Kayla's Father Going to Trial '98 Abuse Death Rocked Child Welfare System

Article excerpt

TAVARES -- Pictures of Kayla Mc-Kean's shy, sweet face were posted all over Clermont shortly after she was reported missing by her father Thanksgiving Day 1998.

Word spread quickly through the semi-rural community about 15 miles west of Orlando, and hundreds of people mobilized into search parties, forgoing their football games and turkey dinners to look for the 6-year-old girl.

The community's concern turned to disgust when police arrested her 26-year-old father and charged him with murder. Outrage and reforms in Florida's child welfare system followed after an investigation revealed child welfare workers repeatedly had missed signs that Kayla was being abused by her father, Richard Adams.

Adams is scheduled to go on trial tomorrow in Tavares for first-degree murder and aggravated child abuse. He faces the death penalty if convicted.

Few cases have done more to focus attention on child abuse in Florida than Kayla's death, said Jack Levine, president of the Center for Florida's Children, a Tallahassee-based advocacy group.

"There has never been a single case, life or death, that has had a more emotional and substantive impact than the case of Kayla McKean," Levine said. "I don't think we could have written a more compelling argument for reform and for significant investment in a system that was desperate for attention."

Florida lawmakers last year passed the Kayla McKean bill, which imposes tougher provisions for reporting and responding to suspected child abuse and encouraged greater involvement by law enforcement in child abuse cases. Kayla's death also resulted in a shakeup of the local Department of Children & Families district, including the firing of five staffers.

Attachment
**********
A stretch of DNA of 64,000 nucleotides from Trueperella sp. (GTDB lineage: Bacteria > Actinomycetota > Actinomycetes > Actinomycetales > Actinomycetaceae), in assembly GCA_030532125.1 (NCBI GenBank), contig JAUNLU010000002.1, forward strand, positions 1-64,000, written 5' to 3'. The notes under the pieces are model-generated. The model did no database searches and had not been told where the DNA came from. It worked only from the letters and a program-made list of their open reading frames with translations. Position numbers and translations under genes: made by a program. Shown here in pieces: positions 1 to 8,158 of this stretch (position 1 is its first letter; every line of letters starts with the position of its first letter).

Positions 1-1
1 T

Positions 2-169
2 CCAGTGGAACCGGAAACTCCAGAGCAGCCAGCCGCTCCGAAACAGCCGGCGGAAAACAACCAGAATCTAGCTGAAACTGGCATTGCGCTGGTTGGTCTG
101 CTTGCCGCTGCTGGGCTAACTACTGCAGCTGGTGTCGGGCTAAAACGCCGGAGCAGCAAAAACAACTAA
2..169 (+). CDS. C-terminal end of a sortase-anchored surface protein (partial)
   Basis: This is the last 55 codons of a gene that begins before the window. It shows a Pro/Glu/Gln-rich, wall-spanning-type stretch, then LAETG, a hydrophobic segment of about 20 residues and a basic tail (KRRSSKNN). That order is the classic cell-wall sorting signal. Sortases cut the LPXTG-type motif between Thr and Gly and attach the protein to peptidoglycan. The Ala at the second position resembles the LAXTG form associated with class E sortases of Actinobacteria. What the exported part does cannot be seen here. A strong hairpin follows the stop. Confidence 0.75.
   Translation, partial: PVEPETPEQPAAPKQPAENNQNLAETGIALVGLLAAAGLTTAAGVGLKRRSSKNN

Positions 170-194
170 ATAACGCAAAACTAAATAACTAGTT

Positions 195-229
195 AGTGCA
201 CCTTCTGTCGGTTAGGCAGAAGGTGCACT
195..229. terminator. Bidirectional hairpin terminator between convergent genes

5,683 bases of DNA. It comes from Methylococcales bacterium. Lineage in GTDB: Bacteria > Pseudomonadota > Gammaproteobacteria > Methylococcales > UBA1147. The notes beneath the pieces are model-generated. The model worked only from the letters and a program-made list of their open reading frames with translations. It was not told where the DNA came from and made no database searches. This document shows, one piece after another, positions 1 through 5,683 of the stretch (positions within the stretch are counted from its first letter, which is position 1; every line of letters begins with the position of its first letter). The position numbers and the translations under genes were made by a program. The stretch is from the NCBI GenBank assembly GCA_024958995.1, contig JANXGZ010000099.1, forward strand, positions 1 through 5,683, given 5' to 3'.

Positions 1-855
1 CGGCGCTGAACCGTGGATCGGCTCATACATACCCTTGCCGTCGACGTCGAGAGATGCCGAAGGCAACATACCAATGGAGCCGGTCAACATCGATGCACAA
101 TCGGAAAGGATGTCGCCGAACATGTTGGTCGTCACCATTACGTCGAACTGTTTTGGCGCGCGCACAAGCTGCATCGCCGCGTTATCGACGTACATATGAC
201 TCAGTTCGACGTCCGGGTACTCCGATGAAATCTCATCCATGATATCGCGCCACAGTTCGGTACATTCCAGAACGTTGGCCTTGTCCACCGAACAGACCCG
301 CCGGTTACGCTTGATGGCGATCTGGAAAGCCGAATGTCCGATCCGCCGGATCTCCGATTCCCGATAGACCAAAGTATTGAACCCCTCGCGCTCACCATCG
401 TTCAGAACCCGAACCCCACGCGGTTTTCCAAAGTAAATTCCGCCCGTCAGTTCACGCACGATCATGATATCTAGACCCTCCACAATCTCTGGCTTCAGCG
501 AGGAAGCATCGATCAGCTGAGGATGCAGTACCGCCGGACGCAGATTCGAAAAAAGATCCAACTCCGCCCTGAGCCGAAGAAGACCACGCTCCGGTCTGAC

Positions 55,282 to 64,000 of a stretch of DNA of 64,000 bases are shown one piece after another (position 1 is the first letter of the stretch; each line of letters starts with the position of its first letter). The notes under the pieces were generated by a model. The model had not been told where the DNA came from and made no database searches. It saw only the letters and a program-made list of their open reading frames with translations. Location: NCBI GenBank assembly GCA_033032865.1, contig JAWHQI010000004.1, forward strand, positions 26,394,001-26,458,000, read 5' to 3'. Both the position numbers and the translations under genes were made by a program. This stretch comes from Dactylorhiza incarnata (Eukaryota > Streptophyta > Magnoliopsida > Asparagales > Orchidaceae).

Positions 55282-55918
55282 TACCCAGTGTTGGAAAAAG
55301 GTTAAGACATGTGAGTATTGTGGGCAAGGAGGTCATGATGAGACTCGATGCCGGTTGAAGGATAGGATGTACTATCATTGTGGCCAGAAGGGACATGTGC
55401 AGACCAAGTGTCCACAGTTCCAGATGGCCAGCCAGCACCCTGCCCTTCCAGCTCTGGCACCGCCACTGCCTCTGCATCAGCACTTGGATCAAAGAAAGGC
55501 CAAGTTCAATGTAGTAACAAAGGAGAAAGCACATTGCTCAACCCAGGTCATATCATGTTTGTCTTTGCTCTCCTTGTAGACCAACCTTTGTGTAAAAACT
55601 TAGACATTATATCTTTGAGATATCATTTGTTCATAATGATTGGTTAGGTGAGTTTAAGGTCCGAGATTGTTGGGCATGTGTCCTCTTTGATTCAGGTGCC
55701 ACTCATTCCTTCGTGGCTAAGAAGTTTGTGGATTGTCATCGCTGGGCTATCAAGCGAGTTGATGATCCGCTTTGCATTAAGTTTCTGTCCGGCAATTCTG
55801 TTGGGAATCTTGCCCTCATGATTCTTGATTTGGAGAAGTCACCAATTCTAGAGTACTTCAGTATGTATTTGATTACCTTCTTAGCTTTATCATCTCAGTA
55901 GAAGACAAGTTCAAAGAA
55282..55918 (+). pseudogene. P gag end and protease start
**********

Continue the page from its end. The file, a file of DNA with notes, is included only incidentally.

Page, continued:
"It goes to the heart of the community, the death of Kayla McKean," said State Sen. Anna Cowin, R-Leesburg, the bill's sponsor. "The knowledge that she was abused for so long tore at our hearts."

There were multiple signs that Kayla was being abused, but child welfare workers missed them. Children & Families investigators believed Adams' explanations that Kayla's black eyes, fractured bones and bruises were the result of a bicycle accident or the family dog walking on her face while she slept.

Kayla was never examined by a team of Children & Families medical professionals to evaluate if she was being abused. She was once removed from Adams' home but was returned after a Children & Families investigator withheld information on the extent of her injuries during a shelter hearing and recommended that she be reunited with her father. …